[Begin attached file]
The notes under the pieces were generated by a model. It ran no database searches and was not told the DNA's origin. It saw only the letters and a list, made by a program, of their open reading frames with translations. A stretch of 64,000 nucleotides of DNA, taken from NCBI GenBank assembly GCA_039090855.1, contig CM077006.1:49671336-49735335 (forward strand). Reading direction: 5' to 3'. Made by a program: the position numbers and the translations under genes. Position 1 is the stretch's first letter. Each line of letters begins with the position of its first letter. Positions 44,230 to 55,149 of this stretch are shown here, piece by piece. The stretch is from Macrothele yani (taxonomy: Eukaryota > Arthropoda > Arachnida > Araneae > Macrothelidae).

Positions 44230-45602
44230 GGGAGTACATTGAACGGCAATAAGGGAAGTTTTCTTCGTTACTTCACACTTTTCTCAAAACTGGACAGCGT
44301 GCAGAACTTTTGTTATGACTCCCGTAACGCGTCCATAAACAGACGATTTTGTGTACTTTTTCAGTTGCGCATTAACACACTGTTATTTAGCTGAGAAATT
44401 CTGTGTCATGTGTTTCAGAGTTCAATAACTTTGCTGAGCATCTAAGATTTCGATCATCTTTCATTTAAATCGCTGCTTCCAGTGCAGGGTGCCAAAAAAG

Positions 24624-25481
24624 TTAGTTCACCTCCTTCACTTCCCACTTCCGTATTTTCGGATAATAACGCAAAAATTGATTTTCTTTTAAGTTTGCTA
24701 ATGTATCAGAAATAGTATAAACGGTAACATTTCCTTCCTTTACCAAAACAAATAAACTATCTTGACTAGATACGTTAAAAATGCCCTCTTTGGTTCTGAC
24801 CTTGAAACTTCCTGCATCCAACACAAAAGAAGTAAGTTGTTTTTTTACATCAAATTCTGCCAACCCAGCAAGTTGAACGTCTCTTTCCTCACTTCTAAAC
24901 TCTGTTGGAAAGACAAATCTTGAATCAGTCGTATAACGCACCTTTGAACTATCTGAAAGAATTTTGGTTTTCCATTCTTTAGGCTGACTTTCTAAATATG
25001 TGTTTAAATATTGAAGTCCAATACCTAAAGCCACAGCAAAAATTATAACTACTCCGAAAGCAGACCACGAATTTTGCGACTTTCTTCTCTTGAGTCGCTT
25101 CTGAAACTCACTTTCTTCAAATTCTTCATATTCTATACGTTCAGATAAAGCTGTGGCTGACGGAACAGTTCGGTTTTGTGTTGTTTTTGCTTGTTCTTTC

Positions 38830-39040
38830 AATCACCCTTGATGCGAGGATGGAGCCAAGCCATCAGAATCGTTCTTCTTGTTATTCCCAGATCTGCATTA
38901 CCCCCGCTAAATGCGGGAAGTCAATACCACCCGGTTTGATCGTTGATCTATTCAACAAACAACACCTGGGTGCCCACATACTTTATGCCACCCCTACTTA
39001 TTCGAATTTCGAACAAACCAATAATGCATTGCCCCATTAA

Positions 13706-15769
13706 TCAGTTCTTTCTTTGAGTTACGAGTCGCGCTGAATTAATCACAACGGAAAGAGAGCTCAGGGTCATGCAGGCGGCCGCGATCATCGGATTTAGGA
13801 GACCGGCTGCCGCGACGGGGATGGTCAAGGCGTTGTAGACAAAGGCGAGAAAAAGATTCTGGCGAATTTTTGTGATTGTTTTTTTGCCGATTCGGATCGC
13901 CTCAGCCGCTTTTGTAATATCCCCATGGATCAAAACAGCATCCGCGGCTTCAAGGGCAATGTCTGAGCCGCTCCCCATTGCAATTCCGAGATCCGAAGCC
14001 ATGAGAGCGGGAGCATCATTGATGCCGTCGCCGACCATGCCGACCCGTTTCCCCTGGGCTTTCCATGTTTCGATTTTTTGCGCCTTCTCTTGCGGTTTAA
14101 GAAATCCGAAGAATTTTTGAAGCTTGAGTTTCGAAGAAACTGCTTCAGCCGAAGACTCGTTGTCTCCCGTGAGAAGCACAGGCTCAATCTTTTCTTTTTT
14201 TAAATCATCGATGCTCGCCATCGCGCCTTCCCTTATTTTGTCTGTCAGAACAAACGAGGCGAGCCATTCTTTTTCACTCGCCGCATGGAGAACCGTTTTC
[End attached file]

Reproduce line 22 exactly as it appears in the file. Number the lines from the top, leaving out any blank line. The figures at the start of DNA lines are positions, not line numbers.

14101 GAAATCCGAAGAATTTTTGAAGCTTGAGTTTCGAAGAAACTGCTTCAGCCGAAGACTCGTTGTCTCCCGTGAGAAGCACAGGCTCAATCTTTTCTTTTTT